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My poor Rhododendron

Iv'e had this rhododendron for at least 10 years and planted it in it's present location from a pot about 5 years ago. It's appeared very happy and given me prolific flowerings of gorgeous carmine flowers. But look at the picture, now it looks as if half is ok and the other dying. I haven't yet fed it this spring but it's had rhododendron and camellia feed regularly in the past. Please can anyone give me advice... and hope.




  • DovefromaboveDovefromabove Posts: 86,025

    I know it seems a strange thing to say after the winter we've had, but apart from anything else, it looks thirsty to me.  We're on free-draining loam and our soil has dried out very quickly.  

    Check the soil and if it's dry give it a thorough soaking - several buckets full!  


    Gardening in Central Norfolk on improved gritty moraine over chalk ... free-draining.

  • lilly3lilly3 Posts: 52
    I'd thought the same thing Dove, but the soil seems fairly wet. We're on clay here so it doesn't dry out to quickly. Wouldn't the whole plant be affected as well?
  • DovefromaboveDovefromabove Posts: 86,025

    My thinking was that the newer growth is softer and more likely to wilt and go floppy if short of water.

    However, it would seem that's not the problem ...............  can you check the stems thoroughly and see if there's any damage?

    Gardening in Central Norfolk on improved gritty moraine over chalk ... free-draining.

  • DovefromaboveDovefromabove Posts: 86,025

    I don't grow rhodos (wrong sort of soil) so not my specialist subject, but I've been googling - unhappily this article on phytophthora looks as if it might shed some light image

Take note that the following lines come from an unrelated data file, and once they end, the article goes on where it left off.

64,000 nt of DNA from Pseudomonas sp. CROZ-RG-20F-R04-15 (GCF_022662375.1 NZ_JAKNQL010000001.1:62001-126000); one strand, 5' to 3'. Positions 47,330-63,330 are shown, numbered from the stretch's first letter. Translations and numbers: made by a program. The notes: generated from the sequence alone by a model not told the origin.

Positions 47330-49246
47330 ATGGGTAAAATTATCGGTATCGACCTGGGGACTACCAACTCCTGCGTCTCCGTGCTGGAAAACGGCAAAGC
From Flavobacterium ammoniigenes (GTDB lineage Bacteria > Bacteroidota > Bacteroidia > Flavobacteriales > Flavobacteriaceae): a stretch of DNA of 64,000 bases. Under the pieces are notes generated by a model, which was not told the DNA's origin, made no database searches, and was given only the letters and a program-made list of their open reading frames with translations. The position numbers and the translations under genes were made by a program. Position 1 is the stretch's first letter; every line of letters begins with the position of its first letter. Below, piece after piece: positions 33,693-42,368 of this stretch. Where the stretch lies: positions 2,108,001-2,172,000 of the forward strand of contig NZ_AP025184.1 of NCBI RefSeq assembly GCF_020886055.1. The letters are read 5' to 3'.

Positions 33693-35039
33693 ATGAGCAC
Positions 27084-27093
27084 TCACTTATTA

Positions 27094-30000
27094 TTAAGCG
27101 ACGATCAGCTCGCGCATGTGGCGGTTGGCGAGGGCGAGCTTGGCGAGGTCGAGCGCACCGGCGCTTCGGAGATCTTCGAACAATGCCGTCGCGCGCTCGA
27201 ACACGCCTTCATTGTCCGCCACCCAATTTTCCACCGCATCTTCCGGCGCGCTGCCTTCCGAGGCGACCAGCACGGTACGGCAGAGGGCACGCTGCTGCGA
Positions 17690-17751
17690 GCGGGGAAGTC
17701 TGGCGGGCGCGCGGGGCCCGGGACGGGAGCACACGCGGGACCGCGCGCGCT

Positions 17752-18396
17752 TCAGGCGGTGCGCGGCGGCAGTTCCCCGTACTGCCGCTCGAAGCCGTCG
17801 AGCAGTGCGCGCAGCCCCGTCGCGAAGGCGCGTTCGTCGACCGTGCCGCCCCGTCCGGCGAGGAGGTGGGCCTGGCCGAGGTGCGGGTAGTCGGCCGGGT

Don't know what others think?

    Gardening in Central Norfolk on improved gritty moraine over chalk ... free-draining.

  • FairygirlFairygirl Posts: 53,924

    In my experience, rhodos cope well with drier soil when they're well established shrubs, which this one seems to be. Although we get high rainfall here, often the ground directly under them is quite dry because the water doesn't get through the foliage. I've inherited  one which is by the front door and in the lee of the house wall. It's in great condition and is really quite dry underneath.

    It looks more like disease rather than lack of, or too much water I'm afraid. image

    It's a place where beautiful isn't enough of a word....

    I live in west central Scotland - not where that photo is...
  • Lion SLion S Posts: 263

    Oh dear, that does indeed look like Phytophthora, with the wilting and the brown leaf spots that seem to be developing as well. The most probable cause is poor drainage of the clay soil. This advice below might also be helpful. 


  • lilly3lilly3 Posts: 52
    Well thanks to you all for the advice. I'm really depressed now, it looks like I have this dreadful fungus and I'll loose my cherished rhododendron. It's going to leave a whopping gap in the border. Almost certainly this awful wet winter has been the cause.
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